This type of thing really boils my wee
Bad game keeping – simple! No need if all in ‘relative’ balanced harmony.
It simply isn’t bad gamekeeping. It is an illegal act. I don’t know of too many altruistic businessmen who would stand by and watch up to 24% of their resources being taken without payment or recompence, so I do understand why it is done, but it isn’t bad gamekeeping.
its unlikely 430 eagles are going to decimate the red grouse population and even more unlikely they will have any noticable affect on the population of lambs.
Well, if they live next door and it is all your lambs or grouse they take, then it would be very noticable indeed.Posted 5 years agocompositeproMember
Its grouse shooting season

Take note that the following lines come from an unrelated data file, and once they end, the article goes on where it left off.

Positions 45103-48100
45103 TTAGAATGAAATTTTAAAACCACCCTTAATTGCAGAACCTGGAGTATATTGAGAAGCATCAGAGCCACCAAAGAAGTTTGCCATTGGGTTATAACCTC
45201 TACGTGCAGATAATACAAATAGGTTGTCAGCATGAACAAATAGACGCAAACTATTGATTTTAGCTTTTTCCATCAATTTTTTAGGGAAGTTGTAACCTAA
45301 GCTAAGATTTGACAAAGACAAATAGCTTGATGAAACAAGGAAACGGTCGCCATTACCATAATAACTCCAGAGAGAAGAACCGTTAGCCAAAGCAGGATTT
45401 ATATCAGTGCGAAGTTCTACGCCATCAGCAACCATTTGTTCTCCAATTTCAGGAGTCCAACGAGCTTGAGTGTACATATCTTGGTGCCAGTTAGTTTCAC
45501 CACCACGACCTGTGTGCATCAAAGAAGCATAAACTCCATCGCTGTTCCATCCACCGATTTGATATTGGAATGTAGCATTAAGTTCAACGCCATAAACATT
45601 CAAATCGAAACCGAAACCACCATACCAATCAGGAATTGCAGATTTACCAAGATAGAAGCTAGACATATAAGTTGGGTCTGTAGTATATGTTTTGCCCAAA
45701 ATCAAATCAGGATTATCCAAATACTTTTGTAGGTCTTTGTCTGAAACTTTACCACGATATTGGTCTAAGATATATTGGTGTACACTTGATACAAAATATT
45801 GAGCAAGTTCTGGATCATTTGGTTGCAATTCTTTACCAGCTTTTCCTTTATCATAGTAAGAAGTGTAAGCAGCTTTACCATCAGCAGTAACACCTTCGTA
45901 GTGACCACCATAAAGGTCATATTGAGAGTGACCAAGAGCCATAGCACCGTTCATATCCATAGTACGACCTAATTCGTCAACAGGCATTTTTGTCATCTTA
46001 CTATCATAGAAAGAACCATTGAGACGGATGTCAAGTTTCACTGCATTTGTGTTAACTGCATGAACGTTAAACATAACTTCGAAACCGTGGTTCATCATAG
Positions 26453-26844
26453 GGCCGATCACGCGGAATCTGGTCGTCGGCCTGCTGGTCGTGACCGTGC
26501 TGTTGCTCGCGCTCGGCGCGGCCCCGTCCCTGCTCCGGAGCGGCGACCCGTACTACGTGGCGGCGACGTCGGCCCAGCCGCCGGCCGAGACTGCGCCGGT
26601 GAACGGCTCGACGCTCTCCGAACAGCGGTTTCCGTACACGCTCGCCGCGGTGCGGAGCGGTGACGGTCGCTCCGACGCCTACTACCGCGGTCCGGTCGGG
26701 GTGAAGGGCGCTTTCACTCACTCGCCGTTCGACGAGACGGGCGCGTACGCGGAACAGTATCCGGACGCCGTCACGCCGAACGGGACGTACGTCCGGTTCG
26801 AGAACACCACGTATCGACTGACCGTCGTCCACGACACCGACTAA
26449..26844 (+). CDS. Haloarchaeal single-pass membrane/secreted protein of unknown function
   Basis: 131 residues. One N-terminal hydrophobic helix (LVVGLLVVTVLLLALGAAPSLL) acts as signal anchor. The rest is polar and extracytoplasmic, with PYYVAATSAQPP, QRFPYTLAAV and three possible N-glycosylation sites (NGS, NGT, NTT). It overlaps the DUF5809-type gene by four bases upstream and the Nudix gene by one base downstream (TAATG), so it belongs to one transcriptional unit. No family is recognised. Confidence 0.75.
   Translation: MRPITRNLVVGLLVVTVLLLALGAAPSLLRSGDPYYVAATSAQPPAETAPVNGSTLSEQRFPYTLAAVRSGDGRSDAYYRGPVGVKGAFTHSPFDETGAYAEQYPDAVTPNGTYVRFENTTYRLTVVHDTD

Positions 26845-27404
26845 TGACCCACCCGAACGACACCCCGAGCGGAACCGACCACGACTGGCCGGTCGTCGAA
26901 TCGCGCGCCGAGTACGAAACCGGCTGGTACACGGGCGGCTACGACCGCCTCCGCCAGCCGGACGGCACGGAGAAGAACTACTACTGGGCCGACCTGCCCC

Its a buisness ,My next door neighbour is the keeper for langsett moor/cut gate there are some dubious tactics used to protect the shoot or profitibility of shoots country wide
There is also an understanding that certain creatures are classed as expendable in terms of cost of fine per financial loss of shoot in a lot of these cases they try to move the creature even temporarily to another patch if its of “value”,believe me if it isn’t of ‘value” its life expectency can be the time taken to pull a triggerPosted 5 years agostufiveMember
I disagree with the whole gamekeepers are evil attitude…yes sometimes some of them do the odd daft thing however can you imagine what would happen if everyone just stopped controling our more prevalent preditors (which has been done for hundreds of years) obviously nobody wants to see anything wiped out but i think there has to be some controll?Posted 5 years agoNorthwindSubscriber